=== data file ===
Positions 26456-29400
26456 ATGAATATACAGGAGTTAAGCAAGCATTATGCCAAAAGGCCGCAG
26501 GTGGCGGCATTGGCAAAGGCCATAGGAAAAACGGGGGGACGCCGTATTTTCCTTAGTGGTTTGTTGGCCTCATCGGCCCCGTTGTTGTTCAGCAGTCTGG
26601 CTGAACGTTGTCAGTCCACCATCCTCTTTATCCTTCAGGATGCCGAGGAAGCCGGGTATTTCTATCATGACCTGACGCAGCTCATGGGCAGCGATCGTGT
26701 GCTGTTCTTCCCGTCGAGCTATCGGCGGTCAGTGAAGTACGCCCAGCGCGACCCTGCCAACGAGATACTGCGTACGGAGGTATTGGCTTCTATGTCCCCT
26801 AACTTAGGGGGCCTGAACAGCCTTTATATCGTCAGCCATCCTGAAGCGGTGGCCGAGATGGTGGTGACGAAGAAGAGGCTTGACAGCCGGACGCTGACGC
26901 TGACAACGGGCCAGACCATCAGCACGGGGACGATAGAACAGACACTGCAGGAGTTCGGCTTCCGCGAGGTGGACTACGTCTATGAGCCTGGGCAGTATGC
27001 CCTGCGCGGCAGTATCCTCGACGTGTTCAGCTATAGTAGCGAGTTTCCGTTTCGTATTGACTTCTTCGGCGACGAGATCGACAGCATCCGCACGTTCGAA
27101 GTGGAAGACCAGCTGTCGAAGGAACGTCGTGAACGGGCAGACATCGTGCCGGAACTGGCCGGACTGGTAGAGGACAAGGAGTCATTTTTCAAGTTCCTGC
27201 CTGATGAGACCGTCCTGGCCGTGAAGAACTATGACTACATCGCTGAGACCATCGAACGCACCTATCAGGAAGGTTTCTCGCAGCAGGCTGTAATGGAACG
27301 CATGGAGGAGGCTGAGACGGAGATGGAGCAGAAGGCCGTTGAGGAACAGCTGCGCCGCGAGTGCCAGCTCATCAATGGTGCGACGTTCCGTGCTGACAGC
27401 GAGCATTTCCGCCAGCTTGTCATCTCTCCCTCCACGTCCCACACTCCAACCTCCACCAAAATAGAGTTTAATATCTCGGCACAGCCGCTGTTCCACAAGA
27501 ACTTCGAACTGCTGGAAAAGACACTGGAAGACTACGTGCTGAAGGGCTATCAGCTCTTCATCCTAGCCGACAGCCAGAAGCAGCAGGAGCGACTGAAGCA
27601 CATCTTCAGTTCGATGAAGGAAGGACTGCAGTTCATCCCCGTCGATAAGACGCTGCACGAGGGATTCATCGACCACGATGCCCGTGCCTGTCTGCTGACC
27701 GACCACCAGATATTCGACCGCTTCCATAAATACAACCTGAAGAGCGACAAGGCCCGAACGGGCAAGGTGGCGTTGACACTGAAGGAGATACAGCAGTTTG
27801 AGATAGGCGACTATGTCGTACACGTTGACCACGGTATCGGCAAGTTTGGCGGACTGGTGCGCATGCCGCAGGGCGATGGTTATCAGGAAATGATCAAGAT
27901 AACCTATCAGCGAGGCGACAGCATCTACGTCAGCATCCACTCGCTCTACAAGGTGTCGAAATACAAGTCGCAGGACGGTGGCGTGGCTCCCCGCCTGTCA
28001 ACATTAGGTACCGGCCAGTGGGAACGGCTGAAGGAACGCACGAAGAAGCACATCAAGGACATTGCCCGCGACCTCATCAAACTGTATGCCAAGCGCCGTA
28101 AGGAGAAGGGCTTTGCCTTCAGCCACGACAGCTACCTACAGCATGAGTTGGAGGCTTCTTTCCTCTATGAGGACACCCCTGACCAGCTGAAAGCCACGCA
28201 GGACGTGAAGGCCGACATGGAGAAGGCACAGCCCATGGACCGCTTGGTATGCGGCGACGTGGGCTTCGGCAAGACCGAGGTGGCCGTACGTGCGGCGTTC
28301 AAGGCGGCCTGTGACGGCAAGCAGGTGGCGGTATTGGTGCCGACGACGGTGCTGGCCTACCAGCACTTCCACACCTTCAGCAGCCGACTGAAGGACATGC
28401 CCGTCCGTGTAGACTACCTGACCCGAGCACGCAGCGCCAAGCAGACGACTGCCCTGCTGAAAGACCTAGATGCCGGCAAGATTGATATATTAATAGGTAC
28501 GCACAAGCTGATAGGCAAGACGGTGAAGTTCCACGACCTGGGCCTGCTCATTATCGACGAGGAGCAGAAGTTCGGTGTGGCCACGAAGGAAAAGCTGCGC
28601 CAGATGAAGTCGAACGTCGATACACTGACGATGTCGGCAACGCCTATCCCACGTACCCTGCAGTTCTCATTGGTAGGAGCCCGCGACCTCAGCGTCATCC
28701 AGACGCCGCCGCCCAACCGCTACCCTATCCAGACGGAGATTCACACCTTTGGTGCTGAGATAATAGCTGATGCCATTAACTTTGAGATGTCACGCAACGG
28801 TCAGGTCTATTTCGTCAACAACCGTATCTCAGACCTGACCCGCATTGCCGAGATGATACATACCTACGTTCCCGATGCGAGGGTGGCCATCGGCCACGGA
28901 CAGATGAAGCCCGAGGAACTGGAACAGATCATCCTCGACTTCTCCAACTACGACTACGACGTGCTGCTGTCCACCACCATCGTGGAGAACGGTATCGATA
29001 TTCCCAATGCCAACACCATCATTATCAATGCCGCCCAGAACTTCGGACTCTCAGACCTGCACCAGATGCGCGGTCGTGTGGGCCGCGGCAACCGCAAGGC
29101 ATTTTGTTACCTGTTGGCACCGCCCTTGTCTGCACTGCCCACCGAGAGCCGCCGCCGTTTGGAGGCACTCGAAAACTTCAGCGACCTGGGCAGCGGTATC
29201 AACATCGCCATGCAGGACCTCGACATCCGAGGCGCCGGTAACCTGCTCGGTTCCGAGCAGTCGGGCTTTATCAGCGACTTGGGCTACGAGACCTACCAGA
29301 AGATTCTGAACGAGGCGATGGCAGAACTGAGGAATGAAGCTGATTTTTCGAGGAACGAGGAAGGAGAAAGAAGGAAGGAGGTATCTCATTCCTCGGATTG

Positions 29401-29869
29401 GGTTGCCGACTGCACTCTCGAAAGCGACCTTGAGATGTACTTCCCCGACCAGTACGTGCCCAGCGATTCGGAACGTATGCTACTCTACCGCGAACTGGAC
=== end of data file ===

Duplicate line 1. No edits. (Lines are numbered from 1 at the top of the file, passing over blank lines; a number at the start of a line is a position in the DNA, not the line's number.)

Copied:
Positions 26456-29400